“He caught a glimpse of that extraordinary faculty in man, that strange, altruistic, rare, and obstinate decency which will make writers or scientists maintain their truths at the risk of death. Eppur si muove, Galileo was to say; it moves all the same. They were to be in a position to burn him if he would go on with it, with his preposterous nonsense about the earth moving round the sun, but he was to continue with the sublime assertion because there was something which he valued more than himself. The Truth. To recognize and to acknowledge What Is. That was the thing which man could do, which his English could do, his beloved, his sleeping, his now defenceless English. They might be stupid, ferocious, unpolitical, almost hopeless. But here and there, oh so seldome, oh so rare, oh so glorious, there were those all the same who would face the rack, the executioner, and even utter extinction, in the cause of something greater than themselves. Truth, that strange thing, the jest of Pilate’s. Many stupid young men had thought they were dying for it, and many would continue to die for it, perhaps for a thousand years. They did not have to be right about their truth, as Galileo was to be. It was enough that they, the few and martyred, should establish a greatness, a thing above the sum of all they ignorantly had.” ~ T. H. White, The Book of Merlyn
Long quote, right? Yeh, it’s the longest opening quote I have ever used. But, Merlyn? The guy was a wizard. That’s what I am looking for today; that, and his sense of transcendent optimism. I could use some of that, and use it I will. It’s not that anything is particularly wrong. It’s more that more things need to be right. Maybe this all stems from the fact that I woke up nearly anxiety-free. Nearly? My right foot keeps wagging a good part of the time, so there is that. It would be flippantly easy to attribute this dearth of anxiety to the cat’s method of rousing me from sleep. Poke, poke. First on the head, then the forearm, then finally my left shoulder. No amount of debate dissuaded her of her ambition, so I friggin got out of bed. If I were a New Age optimist I would cheerfully say that the Universe had woken me up, and the cat was just the means for doing so, and that within the action lay a purpose, in fact a reason. Yeh, right. The purpose was kibble. Don’t even try it, I know better. But I am not a pessimist either. Big sigh here. Let’s put it this way: in a world where everyone creates their own reality it is the skeptic who is the busiest man, woman, whatever, around. Don’t think about that too hard. I suspect the Trickster made me say it.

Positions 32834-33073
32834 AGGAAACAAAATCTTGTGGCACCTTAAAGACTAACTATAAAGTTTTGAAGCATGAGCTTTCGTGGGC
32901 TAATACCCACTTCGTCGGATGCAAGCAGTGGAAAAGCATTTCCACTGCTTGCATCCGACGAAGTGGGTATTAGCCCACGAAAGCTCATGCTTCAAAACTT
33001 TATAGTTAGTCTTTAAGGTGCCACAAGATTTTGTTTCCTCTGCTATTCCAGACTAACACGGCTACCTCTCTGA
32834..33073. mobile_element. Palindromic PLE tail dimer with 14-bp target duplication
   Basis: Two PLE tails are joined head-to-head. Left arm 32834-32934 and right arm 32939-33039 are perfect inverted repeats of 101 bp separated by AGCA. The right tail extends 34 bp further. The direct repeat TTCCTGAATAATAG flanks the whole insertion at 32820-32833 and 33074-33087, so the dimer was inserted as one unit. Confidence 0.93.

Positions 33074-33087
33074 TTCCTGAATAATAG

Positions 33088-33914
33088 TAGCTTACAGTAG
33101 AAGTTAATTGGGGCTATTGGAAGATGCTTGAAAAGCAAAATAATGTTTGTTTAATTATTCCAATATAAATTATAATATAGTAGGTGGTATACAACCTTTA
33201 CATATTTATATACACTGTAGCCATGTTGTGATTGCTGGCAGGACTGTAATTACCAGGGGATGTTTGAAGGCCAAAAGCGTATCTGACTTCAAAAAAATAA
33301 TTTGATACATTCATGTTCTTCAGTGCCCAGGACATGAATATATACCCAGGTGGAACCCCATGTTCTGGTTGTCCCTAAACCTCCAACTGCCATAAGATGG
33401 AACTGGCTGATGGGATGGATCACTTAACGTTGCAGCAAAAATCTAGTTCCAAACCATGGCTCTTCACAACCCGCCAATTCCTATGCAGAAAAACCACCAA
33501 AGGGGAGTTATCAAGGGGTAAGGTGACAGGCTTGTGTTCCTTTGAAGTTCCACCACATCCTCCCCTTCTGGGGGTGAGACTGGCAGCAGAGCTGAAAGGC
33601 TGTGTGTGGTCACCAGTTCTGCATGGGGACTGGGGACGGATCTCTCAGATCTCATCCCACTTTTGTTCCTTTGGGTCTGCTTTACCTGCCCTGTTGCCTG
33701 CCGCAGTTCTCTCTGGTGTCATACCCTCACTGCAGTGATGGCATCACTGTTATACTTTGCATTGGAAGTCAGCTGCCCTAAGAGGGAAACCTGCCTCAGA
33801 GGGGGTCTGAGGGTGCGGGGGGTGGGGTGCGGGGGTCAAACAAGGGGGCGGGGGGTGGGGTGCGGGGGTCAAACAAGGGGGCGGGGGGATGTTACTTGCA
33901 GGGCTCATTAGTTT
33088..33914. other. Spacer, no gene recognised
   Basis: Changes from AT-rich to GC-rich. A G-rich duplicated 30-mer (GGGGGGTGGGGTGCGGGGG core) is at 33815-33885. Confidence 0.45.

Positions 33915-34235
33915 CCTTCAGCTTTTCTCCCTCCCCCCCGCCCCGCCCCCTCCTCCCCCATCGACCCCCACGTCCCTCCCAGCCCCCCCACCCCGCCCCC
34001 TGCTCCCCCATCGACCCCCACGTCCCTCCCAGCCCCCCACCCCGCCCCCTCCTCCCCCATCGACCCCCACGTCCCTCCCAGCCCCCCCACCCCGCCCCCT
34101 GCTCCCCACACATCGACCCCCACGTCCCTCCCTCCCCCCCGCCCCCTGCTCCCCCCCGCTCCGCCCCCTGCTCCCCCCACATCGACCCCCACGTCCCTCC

“Grown-ups have developed an unpleasant habit of comforting themselves for their degradation by pretending that children are childish.” ~ T. H. White, The Book of Merlyn
I just took a break from writing to go outside for a few minutes. The stars are looking good. There is quite a bit of snow left over from yesterday morning’s blizzard. Yeh, a real blizzard. I’d looked outside at 4 AM and there was a cloud of dense, swirling snow. From the accumulated snow on the deck I reckoned it to be about two inches. When I went to to go to work there was eight inches of the stuff, and the trees in the yard were heavily burdened with snow as well. Who knew.The drive to work was a bit nervous, but only because there was an infernal tailgater – even in that weather! But – I remain hopeful in that there is something in my life that deserves dedication of purpose. The hope may just be a prop, but I think not.What I do think is that I need to wrap up this post and let the loose ends dangle for now. Call it trust. The Fates will weave away while I am not looking. And yes, I do know what I am talking about, I just don’t know how to say it.
Peace out, y’all. Goof gloriously.